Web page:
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In re: Xander and Mendon-Upton Regional School District – BSEA # 17-03303




In re: Xander1

BSEA #1703303


This matter comes before the Hearing Officer on the Motion of the Mendon-Upton Regional School District (hereinafter “MURSD” or “the District”) to Dismiss the Hearing Request filed by Parents on behalf of Xander. The Motion to Dismiss was filed on November 2, 2016. Parents did not file a response. A telephonic Motion Session was held on December 1, 2016, during which the parties offered oral arguments. For the reasons set forth below, MURSD’s Motion to Dismiss is hereby ALLOWED.


On October 27, 2016 Xander’s Parents filed a Hearing Request with the Bureau of Special Education Appeals (“BSEA”) against MURSD alleging that the District had improperly refused to accommodate their request to reassign their five year-old son to a teacher other than the one to whom he had been assigned initially. 2 Xander, who began kindergarten this fall in a general education classroom, receives speech services through an Individualized Education Program. According to Parents, they met with the Principal of Xander’s school on August 18, 2016, and with the District Superintendent on August 22, 2016 to express their concerns about the teacher to whom Xander had been assigned. Both times the District refused to transfer Xander to another class. In their Hearing Request, Parents request specifically “that Principal [] and Superintendent [] are reprimanded and that our son is a student who deserves a quality education rather than to be perceived as a financial restraint on the school and district.” They appear to request, also, that the BSEA order the District “to place our son with a teacher who is patient and compassionate with students who have IEPs.”

On November 2, 2016, MURSD filed the instant Motion to Dismiss for Failure to State a Claim Upon Which Relief Can Be Granted. In its Motion, the District argues that the basis of the Hearing Request is the assignment of Xander’s general education teacher, and Parents seek relief in the form of a reprimand of the Superintendent and Principal. As Parents assert no procedural or substantive violations of Xander’s right to special education, the BSEA is without jurisdiction to hear the matter.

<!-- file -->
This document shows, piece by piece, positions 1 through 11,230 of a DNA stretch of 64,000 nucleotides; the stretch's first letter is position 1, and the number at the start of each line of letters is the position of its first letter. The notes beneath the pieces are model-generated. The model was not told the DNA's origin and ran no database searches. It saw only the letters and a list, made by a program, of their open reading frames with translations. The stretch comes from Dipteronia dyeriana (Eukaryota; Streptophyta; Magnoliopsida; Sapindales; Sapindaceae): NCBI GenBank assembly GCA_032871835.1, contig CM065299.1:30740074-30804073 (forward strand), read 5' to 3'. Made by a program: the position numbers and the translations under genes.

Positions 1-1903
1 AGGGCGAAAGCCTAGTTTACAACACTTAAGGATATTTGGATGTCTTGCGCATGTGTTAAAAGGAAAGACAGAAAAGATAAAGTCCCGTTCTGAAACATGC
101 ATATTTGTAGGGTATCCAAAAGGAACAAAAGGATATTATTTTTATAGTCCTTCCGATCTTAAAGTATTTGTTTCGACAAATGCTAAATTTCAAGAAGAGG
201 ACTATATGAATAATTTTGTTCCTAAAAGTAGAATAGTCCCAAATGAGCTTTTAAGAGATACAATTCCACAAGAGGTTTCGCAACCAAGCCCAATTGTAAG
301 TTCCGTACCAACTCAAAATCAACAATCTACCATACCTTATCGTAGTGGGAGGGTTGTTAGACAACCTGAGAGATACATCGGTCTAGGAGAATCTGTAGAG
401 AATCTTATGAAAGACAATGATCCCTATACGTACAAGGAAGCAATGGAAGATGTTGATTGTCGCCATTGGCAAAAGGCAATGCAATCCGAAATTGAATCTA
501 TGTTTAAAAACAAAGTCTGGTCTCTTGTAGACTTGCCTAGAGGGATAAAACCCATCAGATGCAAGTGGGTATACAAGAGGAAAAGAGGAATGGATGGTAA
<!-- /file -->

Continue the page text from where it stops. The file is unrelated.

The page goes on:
1. Standard for Ruling on Motion to Dismiss

Pursuant to the Standard Adjudicatory Rules of Practice and Procedure, 801 CMR 1.01(7)(g)(3) and Rule 17B of the BSEA Hearing Rules for Special Education Appeals, a hearing officer may allow a motion to dismiss if the party requesting the appeal fails to state a claim on which relief can be granted. This rule is analogous to Rule 12(b)(6) of the Federal Rules of Civil Procedure and as such hearing officers have generally used the same standards as the courts in deciding motions to dismiss for failure to state a claim. Specifically, what is required to survive a motion to dismiss “are factual ‘allegations plausibly suggesting (not merely consistent with)’ an entitlement to relief.” 3 In evaluating the complaint, the hearing officer must take as true “the allegations of the complaint, as well as such inferences as may be drawn therefrom in the plaintiff’s favor.” 4 These “[f]actual allegations must be enough to raise a right to relief above the speculative level . . . [based] on the assumption that all the allegations in the complaint are true (even if doubtful in fact). . .” 5

  1. BSEA Jurisdiction

The BSEA has jurisdiction over requests for hearing filed by a “parent or school district . . . on any matter concerning the eligibility, evaluation, placement, IEP, provision of special any issue involving the denial of the free appropriate public education guaranteed by Section education in accordance with state and federal law, or procedural protections of state and federal law for students with disabilities. A parent of a student with a disability may also request a hearing on 504 of the Rehabilitation Act of 1973. . . .” 6

Although parents of students who receive special educational services pursuant to an Individualized Education Program (“IEP”) or a 504 plan may have concerns about their children’s schools, teachers, or service providers, the BSEA is not always the proper forum to resolve these complaints. This is particularly true in the absence of any allegation that the child has been deprived of access to a Free Appropriate Public Education (“FAPE”). As stated by Hearing Officer Sara Berman in her Ruling on Pentucket Regional School District’s Partial Motion to Dismiss 7: